Anyone familiar with astronomy
software knows that free planetarium programs are a dime a dozen.
There’s Google Sky, Microsoft WorldWide Telescope, Cartes du
Ciel, and a host of others. This review focuses an oldie but a
Many folks have strong feelings and
attachments regarding their planetarium software and it often suits
their individual needs. For casual sky observers, Google Sky often
suffices. Observational astronomers like the sky chart feel of
Cartes du Ciel. Others who enjoy more serious armchair stargazing
enjoy Microsoft WorldWide Telescope for its versatility and ability
to dig ever deeper into a stellar object. And there are yet many
other programs available too.
Astrophotographers are another group
with their own requirements. They’re usually folks on a
mission. They know what they want to shoot and they know how they’re
going to get it. They wait patiently for good skies and when there’s
an opportunity, they pounce.
StarCalc isn’t like the other
free planetarium programs. It has no lofty goals. It displays no
spectacular photos of night sky objects. Its display is a very
simple rendering of the night sky as shown.
Memory and Configuration
Memory usage of StarCalc is very
small compared to other free planetarium programs. Compare for
example StarCalc with the following programs in terms of private
bytes memory usage:
Even more impressive, StarCalc’s
statistics above were running with numerous optional plug-ins
including a full Tycho-2 star catalog, SkyMap’s asteroids and
comets catalog, as well as the NGC 2000 catalog.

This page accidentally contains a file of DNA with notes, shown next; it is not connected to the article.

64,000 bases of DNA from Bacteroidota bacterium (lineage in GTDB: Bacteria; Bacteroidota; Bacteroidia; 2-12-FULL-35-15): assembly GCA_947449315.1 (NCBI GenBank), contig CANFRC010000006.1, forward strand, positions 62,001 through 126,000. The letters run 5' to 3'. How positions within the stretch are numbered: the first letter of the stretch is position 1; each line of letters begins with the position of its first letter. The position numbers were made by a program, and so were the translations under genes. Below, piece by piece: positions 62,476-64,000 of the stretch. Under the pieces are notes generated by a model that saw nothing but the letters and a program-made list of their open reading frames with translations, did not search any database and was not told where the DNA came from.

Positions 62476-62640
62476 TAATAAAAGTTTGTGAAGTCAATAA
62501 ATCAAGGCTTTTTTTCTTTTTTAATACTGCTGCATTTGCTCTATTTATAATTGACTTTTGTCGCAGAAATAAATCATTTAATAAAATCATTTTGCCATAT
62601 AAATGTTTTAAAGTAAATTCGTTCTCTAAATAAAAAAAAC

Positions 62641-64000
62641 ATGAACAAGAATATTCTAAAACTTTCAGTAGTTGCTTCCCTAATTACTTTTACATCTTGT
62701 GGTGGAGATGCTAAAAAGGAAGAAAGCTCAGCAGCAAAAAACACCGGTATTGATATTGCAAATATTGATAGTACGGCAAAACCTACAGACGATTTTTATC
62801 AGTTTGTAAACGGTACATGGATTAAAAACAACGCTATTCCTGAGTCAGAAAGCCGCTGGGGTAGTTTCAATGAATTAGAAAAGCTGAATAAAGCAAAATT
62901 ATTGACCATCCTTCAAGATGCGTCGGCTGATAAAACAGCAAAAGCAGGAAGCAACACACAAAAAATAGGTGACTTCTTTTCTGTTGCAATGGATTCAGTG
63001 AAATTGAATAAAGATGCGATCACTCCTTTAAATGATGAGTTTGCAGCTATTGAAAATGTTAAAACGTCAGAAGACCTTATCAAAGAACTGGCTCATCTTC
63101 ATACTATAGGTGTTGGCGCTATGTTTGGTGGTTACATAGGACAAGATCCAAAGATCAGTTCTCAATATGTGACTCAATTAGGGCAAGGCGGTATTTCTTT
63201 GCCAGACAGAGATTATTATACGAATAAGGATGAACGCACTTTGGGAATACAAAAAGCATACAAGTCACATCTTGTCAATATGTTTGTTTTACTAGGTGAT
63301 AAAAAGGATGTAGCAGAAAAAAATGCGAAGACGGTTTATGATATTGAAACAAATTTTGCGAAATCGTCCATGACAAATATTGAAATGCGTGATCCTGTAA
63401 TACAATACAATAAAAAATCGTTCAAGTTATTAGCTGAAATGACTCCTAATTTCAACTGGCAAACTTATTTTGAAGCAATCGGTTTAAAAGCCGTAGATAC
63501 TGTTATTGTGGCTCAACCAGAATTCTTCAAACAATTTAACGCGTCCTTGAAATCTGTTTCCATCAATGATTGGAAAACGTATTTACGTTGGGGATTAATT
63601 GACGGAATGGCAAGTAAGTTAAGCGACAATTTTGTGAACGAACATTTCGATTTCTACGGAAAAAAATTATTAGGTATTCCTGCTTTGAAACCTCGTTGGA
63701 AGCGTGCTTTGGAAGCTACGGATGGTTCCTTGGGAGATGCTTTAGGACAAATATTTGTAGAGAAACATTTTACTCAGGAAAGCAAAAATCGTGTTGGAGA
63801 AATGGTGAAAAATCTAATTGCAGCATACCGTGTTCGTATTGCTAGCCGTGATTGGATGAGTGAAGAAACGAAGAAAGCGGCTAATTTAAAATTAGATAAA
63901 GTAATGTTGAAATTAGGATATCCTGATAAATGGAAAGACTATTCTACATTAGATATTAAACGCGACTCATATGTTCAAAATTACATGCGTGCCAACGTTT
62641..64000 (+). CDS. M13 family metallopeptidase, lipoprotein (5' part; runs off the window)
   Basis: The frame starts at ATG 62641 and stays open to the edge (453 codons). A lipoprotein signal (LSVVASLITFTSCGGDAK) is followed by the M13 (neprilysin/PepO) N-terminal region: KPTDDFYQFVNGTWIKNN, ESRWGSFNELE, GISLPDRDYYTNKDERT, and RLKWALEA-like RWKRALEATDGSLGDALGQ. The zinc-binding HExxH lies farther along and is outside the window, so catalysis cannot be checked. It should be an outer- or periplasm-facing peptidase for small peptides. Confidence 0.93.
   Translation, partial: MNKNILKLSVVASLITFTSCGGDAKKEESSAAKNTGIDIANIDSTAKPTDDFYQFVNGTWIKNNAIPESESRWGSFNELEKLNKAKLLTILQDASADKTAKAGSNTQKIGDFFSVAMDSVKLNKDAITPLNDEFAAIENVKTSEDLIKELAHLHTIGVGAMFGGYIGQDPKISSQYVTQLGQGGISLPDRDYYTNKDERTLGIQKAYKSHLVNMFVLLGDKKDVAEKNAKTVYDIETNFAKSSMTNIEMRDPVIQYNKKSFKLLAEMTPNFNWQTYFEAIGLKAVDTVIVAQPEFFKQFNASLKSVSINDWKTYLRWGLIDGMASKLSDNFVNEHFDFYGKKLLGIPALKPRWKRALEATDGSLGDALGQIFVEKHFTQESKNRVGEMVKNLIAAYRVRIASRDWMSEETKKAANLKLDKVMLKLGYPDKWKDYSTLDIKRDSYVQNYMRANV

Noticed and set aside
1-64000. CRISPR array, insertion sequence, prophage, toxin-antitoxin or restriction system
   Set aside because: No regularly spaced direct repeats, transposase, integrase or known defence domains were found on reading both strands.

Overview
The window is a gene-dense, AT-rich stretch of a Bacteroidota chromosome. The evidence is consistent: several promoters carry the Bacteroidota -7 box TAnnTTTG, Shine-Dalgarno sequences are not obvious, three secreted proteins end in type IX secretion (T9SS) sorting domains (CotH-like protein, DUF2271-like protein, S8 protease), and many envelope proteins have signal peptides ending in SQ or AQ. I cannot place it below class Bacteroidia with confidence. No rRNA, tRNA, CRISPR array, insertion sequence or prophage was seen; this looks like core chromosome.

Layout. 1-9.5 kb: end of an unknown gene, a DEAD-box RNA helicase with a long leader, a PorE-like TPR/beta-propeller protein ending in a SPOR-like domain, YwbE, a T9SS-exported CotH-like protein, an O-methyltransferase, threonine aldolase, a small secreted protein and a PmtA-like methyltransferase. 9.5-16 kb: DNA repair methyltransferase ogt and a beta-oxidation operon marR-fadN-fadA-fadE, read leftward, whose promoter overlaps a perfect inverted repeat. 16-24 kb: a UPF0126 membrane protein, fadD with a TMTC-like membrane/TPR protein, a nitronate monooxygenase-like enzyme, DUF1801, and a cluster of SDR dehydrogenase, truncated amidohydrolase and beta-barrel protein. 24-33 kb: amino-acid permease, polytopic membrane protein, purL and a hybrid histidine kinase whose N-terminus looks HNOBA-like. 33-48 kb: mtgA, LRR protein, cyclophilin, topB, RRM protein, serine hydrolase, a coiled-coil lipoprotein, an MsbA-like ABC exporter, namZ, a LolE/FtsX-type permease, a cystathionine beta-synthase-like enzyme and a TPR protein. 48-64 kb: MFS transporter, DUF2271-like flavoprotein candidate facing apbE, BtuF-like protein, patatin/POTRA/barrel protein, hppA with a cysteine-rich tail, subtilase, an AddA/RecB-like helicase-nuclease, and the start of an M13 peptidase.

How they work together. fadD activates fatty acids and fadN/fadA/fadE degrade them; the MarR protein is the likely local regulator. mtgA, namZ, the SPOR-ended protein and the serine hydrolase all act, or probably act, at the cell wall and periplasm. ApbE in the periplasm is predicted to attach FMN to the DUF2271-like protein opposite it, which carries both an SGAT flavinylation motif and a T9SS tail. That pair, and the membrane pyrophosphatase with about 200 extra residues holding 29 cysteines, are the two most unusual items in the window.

My field set up for astrophotography
is simple and my laptop is a brutally old eMachines running Windows
XP with only 458 megabytes. It doesn’t have an option for
upgrading the memory and has a tendency to overheat at normal
temperatures. StarCalc is a wonderful way to breathe new life into
StarCalc has an extensible interface
that allows users to add new modules as plugins. Plugins are varied
and include interfaces to the SAO Star Catalog, a compact StarCalc
version of the SAO star catalog, an interface to the Tycho-2 catalog,
an interface to the Guide Star Catalog, an interface to the USNO-A2
Star Catalog, SkyMap’s Asteroids and Comets database,
interfaces to calculate solar and lunar eclipses, an NGC 2000 catalog
plugin, a Milky Way overlay, and an ecliptic line overlay. I usually
run StarCalc with the Tycho-2 catalog and ecliptic line overlay.
Rendering is very fast, even on old hardware.
Configuration of StarCalc during the
first run or site relocation is relatively simple. Under the
Parameters->Options menu, it’s best to put in your current
It’s very straightforward and
there’s a nice helper button for converting GPS coordinates to
decimal format. And like Cartes du Ciel, StarCalc helps you improve
accuracy near the horizon by specifying ambient temperature and
pressure for your location.
When you load plugins such as the
Tycho-2 Star Catalog, you can control when the catalog is loaded
based on the zoom level as well as set a threshold for the magnitude
brightness display. This is handy when you’re doing final
navigations and framing for your astrophotography sessions.